Industry fights for ratification against unfair criminalisation

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The release and return to India of the Hebei Two after their long-term detainment in South Korea has spurred the shipping industry to continue efforts to push for ratification of international legislation to prevent the unfair conviction of seafarers in incidents at sea.

Global ship manager V.Ships, which has spearheaded support of Captain Jasprit Chawla and Syam Chetan since their incarceration, is relentlessly continuing to fight for justice for the two senior officers and to eventually clear their names.

Roberto Giorgi, President of V.Ships and President of the in-house and third party shipmanagement association InterManager, revealed that the campaign was not over as the battle to establish a clean record for the two will involve complicated initiatives through their lawyers and the P&I club, targeting the entities that will better the chances of success.

He stressed how InterManager is now assessing how to “involve more stakeholders in the industry to come out with some sort of resolution or draft law that could be passed to the IMO in order to fight unfair criminalisation in a uniform approach applicable to any type of international law.”

Mr Giorgi said: “We should have international law that protects the seafarers – one that is ratified and agreed by all nations, and naturally, we need the intervention of the IMO. It is my feeling that we should have much stronger guidelines from the new Maritime Labour Convention that will be implemented in 2011.”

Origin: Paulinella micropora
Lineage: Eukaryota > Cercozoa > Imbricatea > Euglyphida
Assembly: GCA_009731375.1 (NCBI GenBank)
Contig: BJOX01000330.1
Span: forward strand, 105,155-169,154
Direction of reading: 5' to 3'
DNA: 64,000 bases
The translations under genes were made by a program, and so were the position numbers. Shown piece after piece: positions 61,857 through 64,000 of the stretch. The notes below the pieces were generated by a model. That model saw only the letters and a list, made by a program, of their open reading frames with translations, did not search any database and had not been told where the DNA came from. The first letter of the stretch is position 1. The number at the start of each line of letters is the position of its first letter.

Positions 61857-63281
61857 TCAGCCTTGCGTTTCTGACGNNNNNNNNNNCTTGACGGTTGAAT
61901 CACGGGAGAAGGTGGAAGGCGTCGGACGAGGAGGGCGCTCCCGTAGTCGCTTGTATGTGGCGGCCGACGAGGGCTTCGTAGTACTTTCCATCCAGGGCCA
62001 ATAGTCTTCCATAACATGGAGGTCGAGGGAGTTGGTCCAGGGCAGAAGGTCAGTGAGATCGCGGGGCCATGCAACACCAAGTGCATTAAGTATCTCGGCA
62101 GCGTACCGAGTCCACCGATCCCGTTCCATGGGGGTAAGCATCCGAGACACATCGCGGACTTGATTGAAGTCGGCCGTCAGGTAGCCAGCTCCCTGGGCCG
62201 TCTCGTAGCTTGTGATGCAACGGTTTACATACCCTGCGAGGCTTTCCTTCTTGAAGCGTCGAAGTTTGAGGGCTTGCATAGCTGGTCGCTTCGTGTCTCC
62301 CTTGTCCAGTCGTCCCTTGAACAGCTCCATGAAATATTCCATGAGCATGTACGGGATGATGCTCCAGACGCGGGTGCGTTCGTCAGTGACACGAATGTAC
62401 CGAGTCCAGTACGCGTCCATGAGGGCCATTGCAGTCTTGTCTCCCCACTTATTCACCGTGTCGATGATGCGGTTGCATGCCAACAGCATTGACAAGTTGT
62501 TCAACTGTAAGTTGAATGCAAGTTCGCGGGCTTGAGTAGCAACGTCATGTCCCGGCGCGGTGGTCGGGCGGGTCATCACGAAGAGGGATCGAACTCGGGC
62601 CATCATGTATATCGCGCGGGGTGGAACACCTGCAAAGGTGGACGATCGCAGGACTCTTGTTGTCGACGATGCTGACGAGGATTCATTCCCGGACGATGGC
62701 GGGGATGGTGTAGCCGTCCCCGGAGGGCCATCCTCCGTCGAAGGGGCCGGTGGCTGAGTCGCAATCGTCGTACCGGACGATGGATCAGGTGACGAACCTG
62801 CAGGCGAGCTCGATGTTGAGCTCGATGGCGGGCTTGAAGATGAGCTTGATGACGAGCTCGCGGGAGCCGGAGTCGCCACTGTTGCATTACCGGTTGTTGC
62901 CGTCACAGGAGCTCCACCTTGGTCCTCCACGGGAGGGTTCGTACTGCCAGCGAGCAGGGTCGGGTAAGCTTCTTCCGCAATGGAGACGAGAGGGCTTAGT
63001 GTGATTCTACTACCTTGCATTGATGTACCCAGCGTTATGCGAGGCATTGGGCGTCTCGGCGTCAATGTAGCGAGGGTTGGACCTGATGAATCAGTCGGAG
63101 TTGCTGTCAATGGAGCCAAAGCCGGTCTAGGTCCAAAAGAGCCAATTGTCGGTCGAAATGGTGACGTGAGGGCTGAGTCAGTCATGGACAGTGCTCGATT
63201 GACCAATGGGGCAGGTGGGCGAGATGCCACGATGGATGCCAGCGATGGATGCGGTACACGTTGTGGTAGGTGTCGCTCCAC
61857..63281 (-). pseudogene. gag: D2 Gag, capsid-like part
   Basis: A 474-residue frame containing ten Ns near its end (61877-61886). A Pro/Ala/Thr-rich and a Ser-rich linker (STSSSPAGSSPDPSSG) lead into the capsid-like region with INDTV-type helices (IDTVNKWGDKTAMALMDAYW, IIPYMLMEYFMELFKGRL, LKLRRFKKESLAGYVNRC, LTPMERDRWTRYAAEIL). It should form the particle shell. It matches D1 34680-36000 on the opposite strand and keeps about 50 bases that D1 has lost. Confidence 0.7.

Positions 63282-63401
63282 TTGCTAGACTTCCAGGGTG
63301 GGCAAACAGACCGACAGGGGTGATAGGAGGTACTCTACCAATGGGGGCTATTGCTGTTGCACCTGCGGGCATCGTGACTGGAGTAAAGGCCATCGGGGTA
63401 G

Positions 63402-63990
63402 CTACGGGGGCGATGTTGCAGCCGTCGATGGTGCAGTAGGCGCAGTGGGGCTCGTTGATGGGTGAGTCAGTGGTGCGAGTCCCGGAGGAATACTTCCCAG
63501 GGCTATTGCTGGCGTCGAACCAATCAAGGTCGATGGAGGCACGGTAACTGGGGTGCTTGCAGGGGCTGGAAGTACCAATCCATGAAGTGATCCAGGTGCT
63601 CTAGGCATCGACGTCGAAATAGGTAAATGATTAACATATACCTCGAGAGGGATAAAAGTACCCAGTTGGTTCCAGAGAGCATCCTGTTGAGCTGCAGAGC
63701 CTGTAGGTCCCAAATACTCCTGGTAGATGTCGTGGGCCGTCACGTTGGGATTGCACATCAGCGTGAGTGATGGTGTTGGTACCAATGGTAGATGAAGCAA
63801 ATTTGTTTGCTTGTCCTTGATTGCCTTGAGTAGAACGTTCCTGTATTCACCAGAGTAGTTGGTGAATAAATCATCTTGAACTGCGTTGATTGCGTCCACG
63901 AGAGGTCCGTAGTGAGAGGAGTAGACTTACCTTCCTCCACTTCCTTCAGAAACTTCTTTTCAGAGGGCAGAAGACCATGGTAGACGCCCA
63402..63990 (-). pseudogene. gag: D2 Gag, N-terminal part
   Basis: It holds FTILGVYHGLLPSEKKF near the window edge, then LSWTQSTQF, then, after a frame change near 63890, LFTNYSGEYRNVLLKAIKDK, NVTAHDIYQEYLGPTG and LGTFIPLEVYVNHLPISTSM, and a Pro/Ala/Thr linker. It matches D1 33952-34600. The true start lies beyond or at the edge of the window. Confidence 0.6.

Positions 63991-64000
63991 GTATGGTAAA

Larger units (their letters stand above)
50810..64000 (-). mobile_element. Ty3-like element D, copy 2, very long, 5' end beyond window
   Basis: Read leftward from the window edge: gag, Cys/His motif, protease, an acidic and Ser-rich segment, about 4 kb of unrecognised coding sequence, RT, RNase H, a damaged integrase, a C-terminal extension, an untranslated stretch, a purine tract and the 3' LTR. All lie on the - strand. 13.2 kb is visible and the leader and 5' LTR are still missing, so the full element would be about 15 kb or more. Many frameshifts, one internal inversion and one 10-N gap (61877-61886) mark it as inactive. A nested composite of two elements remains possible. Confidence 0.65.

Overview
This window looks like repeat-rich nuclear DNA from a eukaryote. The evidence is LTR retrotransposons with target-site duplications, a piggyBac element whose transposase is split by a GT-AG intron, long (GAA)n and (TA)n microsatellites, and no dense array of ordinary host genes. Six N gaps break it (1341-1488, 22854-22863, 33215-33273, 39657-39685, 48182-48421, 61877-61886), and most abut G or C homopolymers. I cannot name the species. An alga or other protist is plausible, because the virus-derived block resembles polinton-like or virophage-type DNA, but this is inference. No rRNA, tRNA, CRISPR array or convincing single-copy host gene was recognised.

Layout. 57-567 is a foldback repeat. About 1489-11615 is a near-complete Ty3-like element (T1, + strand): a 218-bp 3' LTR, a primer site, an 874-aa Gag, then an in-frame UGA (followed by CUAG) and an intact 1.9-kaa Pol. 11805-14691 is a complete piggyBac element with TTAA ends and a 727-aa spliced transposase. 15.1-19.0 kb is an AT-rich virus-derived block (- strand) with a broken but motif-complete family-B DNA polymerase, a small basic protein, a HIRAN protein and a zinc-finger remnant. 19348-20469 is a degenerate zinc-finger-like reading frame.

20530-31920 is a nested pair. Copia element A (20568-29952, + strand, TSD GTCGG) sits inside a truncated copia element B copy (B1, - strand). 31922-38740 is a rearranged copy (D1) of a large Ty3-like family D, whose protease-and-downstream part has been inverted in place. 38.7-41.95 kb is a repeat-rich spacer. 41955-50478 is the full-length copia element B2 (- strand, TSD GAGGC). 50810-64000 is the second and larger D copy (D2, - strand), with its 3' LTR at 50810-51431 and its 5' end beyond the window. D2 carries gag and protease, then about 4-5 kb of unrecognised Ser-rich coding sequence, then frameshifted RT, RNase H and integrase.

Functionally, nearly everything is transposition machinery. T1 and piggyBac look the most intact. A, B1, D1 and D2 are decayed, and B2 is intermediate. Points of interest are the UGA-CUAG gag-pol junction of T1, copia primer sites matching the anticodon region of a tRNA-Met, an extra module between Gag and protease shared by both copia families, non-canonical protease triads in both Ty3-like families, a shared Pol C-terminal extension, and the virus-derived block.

A wide cross section of stakeholders across the shipping industry, including ship owners, ship managers, shipping associations, have shown their support for Captain Chawla and Mr Chetan since their release.

“We need 100% alignment and the shipping industry has such a strong impact on the economy of any country, of which all have taken a positive response. If we want to attract and retain people that can run shipping companies or ships, we definitely need to give a better image to protect our assets who are our people,” Mr Giorgi stressed.

“If we can get everybody together then I don’t think there will be an issue to prevent a change to all international laws on this issue,” he added.

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